UN Secretary-General Ban Ki-moon shares often, most recently at the Rio+20 Summit that he grew up without electricity in his native South Korea, which was devastated by the 1950-1953 war. "I was studying under kerosene lamplight. Can you believe that? For exams I was permitted to use candles," he relays in his speeches. "Now I'm standing in front of you as the Secretary General of the United Nations. Access to modern energy transformed my world and my country. We need such a transformation possible for all people around the world." Ban Ki-moon stresses our need to move beyond dirty-burning fossil fuels and toward rapid implementation of clean, renewable energy sources. He and many see sustainable energy as a strategic way to lift the poor out of poverty. The UN General Assembly has declared 2012 the International Year of Sustainable Energy for All.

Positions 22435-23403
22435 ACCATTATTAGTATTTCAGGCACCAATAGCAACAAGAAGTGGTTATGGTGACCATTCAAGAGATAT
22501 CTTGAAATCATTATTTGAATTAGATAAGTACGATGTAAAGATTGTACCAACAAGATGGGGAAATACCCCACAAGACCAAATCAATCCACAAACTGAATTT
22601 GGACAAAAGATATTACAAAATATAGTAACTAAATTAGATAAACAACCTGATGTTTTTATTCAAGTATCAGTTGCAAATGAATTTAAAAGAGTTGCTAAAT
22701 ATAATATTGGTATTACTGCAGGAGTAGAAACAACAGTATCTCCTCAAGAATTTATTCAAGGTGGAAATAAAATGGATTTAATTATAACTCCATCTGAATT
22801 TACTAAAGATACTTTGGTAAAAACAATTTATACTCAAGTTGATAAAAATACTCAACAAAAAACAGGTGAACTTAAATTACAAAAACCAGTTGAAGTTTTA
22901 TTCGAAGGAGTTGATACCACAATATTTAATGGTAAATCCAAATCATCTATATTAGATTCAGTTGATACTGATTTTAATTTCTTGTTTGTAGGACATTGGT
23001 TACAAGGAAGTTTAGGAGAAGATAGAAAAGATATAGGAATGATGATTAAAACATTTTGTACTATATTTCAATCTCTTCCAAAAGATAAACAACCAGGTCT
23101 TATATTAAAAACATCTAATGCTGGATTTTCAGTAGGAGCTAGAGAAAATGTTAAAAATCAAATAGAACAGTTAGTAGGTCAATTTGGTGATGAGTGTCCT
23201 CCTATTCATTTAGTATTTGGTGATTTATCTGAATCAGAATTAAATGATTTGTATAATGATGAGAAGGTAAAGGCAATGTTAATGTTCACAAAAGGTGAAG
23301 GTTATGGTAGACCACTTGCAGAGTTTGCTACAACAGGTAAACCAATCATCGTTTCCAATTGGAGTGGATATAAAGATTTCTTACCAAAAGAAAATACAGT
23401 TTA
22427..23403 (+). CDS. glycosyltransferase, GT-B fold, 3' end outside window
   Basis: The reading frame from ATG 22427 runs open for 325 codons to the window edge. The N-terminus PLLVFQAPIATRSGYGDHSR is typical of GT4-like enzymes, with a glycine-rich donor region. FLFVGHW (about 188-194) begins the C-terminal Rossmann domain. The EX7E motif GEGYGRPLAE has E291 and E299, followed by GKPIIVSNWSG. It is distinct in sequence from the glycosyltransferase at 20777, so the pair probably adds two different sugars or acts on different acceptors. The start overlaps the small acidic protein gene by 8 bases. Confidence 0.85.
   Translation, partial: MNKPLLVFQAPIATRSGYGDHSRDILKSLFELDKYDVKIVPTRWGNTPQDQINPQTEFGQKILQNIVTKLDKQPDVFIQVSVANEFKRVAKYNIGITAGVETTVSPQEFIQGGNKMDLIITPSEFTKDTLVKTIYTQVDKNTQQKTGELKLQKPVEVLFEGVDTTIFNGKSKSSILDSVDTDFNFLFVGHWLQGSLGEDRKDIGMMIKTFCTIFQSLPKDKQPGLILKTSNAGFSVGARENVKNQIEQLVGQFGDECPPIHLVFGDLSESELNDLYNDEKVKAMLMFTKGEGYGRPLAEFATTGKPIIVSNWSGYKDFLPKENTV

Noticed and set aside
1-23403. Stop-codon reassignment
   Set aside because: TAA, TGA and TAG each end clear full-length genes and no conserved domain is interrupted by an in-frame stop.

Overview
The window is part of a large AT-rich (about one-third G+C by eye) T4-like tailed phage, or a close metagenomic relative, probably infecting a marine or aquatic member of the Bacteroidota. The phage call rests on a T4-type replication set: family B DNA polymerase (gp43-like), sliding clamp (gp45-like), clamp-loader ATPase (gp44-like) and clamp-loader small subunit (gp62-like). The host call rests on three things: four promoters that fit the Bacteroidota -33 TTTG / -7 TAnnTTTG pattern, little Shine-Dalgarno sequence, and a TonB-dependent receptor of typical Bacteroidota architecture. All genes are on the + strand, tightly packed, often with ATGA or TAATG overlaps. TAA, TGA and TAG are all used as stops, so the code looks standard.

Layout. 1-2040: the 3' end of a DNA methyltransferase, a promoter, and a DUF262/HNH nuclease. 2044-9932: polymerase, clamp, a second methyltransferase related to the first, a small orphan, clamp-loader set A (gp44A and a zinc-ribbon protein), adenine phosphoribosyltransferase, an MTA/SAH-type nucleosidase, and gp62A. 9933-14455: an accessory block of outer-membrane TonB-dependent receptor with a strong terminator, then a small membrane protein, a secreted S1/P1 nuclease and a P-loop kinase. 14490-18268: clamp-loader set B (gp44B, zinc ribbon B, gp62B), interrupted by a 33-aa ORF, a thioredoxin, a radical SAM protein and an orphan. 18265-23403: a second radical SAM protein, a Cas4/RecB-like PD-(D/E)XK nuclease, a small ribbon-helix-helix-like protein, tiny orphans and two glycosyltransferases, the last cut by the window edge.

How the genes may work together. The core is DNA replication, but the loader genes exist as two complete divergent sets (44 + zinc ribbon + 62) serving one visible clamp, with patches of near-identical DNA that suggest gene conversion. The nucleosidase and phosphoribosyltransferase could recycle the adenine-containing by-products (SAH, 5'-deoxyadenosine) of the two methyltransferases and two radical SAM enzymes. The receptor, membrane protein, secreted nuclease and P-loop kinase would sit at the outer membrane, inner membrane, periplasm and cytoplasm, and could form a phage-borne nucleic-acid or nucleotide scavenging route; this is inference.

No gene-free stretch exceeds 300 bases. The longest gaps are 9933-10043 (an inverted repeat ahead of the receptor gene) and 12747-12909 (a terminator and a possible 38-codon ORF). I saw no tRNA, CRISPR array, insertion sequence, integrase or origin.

2012: The International Year of Sustainable Energy for All
An awakening is underway. More and more Christian leaders and pastors are beginning to rethink energy, to reevaluate energy sources, and are catching on to the ethics and benefits of clean sustainable energy. Prominent evangelical leader Charles Colson (1931-2012) brought forth the benefits of renewable energy in his January 3, 2012 Breakpoint radio broadcast. This was one of Colson's final words to the Church:
"This past August, the UN Secretary General touted renewal energy sources " like solar energy, wind power, and hydropower " as a means to help lift the poor out of poverty. And for once, I find myself agreeing with the United Nations. In Cambodia, for example, a typical kerosene lamp costs around $30 to light a home for a year - that's about 10 percent of what an average Cambodian earns each year. But solar lanterns only cost $25."
Chuck Colson then shared the story of Allen Rainey's discovery that solar energy was a lot more affordable for his 50 acres in rural Indiana than grid electricity. "As a follower of Christ, Rainey wasn't content to keep his discovery to himself," Chuck shared. Rainey launched SonLight Power and has gone on to install solar powered refrigerators in medical clinics, and complete solar systems expected to function for 30 years in orphanages, hospitals, and churches in Honduras, Kenya, Guatemala, Haiti, Equador, Kenya, Ethiopia, and Mexico.